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and public institutions can send the right signals to the marketplace and positively influence private sector behaviour and private procurement decisions. The direct and indirect impacts of sustainable procurement decisions by local authorities, therefore, cannot be overestimated. For many employees, forests may seem remote from their office environment. Yet, a quick glance at our surroundings reveals the presence of a huge number of timber and wood-based products: from buildings and doors, chairs and desks, pencils and paper, to packaging – the list is endless. Forests are among the most biodiverse ecosystems in the world. They provide goods (timber and fibre) and services (flood control and climate regulation), and sustenance (food and livelihoods) and recreation facilities (scenic trails and hiking paths). An estimated 1.6 billion people globally are believed to rely directly on forests for their day-to-day livelihoods. Crucially, forests and the goods and services they provide are renewable resources. Forests will continue to yield these benefits indefinitely if they are managed and utilised in a manner that is environmentally friendly, socially equitable, and economically viable. Sustainable timber procurement is one way of contributing to the continuing health and vitality of the world’s forests.
POliCieS, leGiSlative anD reGulatOry aCtiOnS
Aware of the importance of promoting sustainable forest management, national and local governments around the world have made sustainable timber procurement a key requirement of public purchasing. Many have put in place regulatory frameworks and legislation to this effect. Additionally, many have legislation in place to tackle illegal logging and help prevent illegally harvested wood or timber from unsustainable sources entering the market. PEFC certification is accepted by public procurement policies globally and provides evidence for sustainability and legality.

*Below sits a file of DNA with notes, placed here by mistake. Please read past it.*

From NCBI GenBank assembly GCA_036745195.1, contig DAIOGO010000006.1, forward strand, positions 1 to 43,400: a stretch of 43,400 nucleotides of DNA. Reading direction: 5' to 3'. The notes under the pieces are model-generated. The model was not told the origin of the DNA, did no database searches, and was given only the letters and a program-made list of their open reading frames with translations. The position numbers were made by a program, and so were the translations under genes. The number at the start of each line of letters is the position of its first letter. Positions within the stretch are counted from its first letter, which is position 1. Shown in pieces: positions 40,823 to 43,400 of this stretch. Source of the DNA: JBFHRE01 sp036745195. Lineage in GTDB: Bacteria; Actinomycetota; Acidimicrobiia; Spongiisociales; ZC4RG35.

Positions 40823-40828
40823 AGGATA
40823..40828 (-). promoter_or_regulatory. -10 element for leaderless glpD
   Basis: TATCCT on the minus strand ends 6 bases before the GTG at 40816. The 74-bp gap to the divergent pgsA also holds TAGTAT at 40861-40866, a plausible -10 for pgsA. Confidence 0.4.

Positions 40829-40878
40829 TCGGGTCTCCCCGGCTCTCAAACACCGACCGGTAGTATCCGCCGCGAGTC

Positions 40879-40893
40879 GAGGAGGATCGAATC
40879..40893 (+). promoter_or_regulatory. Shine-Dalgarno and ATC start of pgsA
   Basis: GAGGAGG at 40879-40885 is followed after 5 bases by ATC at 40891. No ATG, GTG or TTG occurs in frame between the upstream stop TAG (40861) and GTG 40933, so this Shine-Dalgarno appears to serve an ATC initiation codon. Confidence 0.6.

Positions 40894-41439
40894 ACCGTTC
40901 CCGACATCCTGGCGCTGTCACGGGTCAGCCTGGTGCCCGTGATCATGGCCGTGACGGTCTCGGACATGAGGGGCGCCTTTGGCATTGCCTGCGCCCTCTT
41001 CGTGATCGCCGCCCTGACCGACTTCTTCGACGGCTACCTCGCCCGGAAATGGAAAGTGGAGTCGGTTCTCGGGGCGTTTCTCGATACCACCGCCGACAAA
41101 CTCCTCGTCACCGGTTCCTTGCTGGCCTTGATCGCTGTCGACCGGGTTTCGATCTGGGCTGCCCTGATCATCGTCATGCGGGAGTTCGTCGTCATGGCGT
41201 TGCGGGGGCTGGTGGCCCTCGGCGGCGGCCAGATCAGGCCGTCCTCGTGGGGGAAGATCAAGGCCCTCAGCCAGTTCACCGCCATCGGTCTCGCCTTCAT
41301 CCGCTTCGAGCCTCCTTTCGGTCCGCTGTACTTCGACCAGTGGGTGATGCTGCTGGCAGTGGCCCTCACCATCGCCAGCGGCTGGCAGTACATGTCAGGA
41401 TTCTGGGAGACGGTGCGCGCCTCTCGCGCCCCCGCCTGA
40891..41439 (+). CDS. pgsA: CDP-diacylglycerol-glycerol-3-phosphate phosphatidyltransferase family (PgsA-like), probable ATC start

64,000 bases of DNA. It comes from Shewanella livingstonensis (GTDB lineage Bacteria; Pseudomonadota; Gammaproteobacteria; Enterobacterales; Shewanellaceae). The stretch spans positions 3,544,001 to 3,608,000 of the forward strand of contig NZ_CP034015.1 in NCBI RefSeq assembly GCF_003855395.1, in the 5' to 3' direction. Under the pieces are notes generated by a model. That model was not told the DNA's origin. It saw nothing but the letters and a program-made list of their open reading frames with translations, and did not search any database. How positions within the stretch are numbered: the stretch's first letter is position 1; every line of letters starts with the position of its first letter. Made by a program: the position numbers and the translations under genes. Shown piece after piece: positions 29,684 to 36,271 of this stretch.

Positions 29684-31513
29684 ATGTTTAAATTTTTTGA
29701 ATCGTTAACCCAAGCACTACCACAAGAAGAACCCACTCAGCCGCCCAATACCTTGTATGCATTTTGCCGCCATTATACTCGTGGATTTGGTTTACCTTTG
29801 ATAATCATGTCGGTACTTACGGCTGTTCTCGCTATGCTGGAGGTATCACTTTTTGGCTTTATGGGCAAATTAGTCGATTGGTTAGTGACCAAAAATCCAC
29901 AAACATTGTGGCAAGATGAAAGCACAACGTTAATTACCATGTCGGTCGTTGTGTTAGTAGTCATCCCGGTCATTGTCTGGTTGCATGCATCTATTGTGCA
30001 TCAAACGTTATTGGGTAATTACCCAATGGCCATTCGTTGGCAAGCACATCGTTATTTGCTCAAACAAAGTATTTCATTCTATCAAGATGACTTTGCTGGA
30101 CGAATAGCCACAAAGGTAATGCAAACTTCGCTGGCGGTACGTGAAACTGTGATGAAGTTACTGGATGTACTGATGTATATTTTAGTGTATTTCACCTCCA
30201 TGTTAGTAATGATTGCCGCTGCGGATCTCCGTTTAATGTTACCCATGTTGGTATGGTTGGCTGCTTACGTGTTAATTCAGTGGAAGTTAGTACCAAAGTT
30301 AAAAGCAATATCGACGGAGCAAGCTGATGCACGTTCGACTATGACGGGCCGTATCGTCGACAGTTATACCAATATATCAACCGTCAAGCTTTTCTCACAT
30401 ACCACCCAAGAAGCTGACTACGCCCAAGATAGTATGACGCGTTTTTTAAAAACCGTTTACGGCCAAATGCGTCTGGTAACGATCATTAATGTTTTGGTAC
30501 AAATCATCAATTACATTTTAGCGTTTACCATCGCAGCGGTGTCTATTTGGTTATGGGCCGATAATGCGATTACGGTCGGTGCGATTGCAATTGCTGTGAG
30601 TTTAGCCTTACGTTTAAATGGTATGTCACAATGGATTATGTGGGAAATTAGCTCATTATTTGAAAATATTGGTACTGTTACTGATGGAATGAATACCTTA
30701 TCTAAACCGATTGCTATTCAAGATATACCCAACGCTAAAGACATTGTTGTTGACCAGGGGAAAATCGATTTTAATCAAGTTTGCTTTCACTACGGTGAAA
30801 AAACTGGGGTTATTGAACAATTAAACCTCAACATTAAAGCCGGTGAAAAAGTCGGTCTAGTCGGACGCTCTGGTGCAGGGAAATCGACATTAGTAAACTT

PrOmOtinG reSPOnSibly-SOurCeD timber
Examples of policies that require the procurement of timber and wood products from sustainably managed forests can be found at all levels of government. These include supranational policies such as the EU Green Public Procurement Policy,2 which aims to help stimulate a critical mass of demand for more sustainable goods and services that would otherwise be difficult to get onto the market. In addition to this EU-wide provision, several individual EU Member States have already developed national sustainable procurement policies including Belgium, Denmark, Finland, Germany, the Netherlands and the UK. UK Government Timber Procurement Policy In the UK, government timber procurement policy requires central government departments, their executive agencies (EAs) and non-departmental public bodies (NDPBs) to procure timber and woodderived products originating from: • Legal and sustainable sources, or • FLEGT-licensed or equivalent sources (see page 7 ) The policy applies to all timber products including paper, furniture and timber used in construction and fit out. Recycled products are also accepted under the